British Airways has already moved to impose a pay freeze on cabin crew and introduced new contract terms for new crew members, including a lower rate than established crew. It has also reduced the number of long-haul cabin staff from 15 to 14 per aircraft. Estimates for strike action put the cost as high as GBP25 million per day, so the carrier is ready for confrontation, with management staff being trained in case of a strike, Says management: “we will not allow Unite to ruin this company. Should a strike take place, we will do everything we can to protect our customers’ travel plans as far as possible,”
That is not the end of BA’s employee problems. BALPA, the airline’s pilot union, launched action yesterday in the UK Supreme Court to secure "proper" holiday pay for pilots. The union claims "a BA pilot on holiday will take home less pay than if he or she was working - something unheard of in other businesses and industries." The two day hearing will be the first time a union has appeared in the Supreme Court.
According to BALPA General Secretary, Jim McAuslan, this action will potentially have an industry wide flow-on. "The Court's decision will have a momentous impact on civil aviation in the UK... We are not only taking action against BA. We have tribunals lodged against Virgin, BMI, easyJet and Cityflyer.”
(2) Air France
The forces for restructuring are not confined to airlines. Europe’s primitive system of multiple, territorial air traffic control is gradually being rationalised. But France’s very well paid controllers are in no hurry to lose their jobs, if that is to be the result of consolidation. So they shut down France’s airspace this week.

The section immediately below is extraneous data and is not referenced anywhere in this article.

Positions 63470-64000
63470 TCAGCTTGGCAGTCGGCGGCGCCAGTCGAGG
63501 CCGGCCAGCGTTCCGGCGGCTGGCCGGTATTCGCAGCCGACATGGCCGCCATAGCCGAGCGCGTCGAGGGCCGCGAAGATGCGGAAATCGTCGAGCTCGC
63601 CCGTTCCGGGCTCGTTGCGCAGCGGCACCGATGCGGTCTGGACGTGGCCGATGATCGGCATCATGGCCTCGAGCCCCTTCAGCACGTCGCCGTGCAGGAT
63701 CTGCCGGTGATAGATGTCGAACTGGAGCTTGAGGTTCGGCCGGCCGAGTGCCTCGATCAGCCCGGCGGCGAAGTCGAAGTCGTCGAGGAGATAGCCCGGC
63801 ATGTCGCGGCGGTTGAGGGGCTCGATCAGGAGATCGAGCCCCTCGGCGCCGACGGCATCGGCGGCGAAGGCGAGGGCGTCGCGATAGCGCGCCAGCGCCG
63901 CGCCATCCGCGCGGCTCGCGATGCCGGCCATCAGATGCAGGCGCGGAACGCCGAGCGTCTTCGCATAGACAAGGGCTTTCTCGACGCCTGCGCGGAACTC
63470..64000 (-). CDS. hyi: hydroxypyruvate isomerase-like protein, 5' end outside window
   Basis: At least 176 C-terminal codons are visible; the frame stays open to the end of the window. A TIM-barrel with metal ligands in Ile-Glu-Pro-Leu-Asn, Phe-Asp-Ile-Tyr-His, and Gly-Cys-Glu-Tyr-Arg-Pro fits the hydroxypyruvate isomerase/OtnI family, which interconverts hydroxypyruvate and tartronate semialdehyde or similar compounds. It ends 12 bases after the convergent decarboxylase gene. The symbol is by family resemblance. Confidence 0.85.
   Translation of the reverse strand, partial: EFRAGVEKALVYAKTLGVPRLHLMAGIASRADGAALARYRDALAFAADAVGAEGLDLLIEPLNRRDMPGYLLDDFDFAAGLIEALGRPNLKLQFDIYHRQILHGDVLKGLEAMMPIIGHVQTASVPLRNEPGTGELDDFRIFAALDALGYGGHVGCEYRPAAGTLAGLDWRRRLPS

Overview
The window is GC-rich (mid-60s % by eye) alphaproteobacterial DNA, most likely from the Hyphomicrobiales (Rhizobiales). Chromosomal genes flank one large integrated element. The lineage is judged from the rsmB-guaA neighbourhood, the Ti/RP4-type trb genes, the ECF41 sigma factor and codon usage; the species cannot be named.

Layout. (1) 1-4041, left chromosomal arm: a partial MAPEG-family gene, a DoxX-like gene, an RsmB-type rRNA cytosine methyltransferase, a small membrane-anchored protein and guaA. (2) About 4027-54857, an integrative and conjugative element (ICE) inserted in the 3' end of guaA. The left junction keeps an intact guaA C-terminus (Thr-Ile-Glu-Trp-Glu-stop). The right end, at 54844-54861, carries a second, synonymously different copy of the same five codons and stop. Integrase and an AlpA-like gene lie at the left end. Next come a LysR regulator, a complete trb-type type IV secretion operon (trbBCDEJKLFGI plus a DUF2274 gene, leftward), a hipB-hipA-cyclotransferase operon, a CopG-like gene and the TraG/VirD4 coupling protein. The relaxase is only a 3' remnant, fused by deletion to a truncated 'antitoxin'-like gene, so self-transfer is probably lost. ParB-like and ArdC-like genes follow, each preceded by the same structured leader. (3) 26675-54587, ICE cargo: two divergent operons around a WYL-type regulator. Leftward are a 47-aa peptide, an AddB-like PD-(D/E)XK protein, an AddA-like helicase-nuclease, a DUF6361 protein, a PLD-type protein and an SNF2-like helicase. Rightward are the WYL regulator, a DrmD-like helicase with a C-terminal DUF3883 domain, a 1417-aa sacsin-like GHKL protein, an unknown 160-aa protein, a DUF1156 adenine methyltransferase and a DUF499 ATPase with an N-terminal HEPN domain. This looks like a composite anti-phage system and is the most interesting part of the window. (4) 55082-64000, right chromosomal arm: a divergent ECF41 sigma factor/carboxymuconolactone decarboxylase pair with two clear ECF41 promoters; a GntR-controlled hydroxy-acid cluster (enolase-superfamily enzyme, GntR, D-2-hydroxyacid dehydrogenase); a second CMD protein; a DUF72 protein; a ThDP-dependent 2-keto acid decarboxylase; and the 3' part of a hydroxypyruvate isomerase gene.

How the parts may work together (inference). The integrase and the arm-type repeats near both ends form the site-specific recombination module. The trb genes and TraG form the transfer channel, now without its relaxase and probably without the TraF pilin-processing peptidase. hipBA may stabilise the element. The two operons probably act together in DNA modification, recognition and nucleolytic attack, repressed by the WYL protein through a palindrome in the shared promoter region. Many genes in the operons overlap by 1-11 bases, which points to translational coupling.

The strikes are specifically to protest a (long term) planned merger of Belgian, Dutch, French, German, Luxembourg and Swiss air traffic control networks. The controllers are concerned that this could result in job cuts and the loss of civil servant benefits.
Meanwhile, Air France’s two pilots’ unions are also restive; UNPL and R'Way gave notice in early Feb-2010 of strike plans for 26–Feb to 1-Mar-2010, but these have been delayed as talks continue.
A planned four day pilots’ strike earlier this week, led by Vereinigung Cockpit, was limited to one day, but still caused disruption of services and cancellation of around 800 of the carrier’s 1,800 daily flights, with the system still recovering. This strike was suspended following court action by Lufthansa and a commitment to resume negotiations. The carrier had earlier promised job security until 2012 if the pilots returned to the negotiating table, on the provision that Cockpit would not seek “undue influence” in managerial decisions. But this industrial dispute has more to run. The long term issue is over Lufthansa’s use of (lower cost) subsidiary airlines to provide services where Lufthansa itself, with its higher cost base, would normally have operated. It is not going to be resolved – in a way that provides a long term sustainable base – through extensive compromise.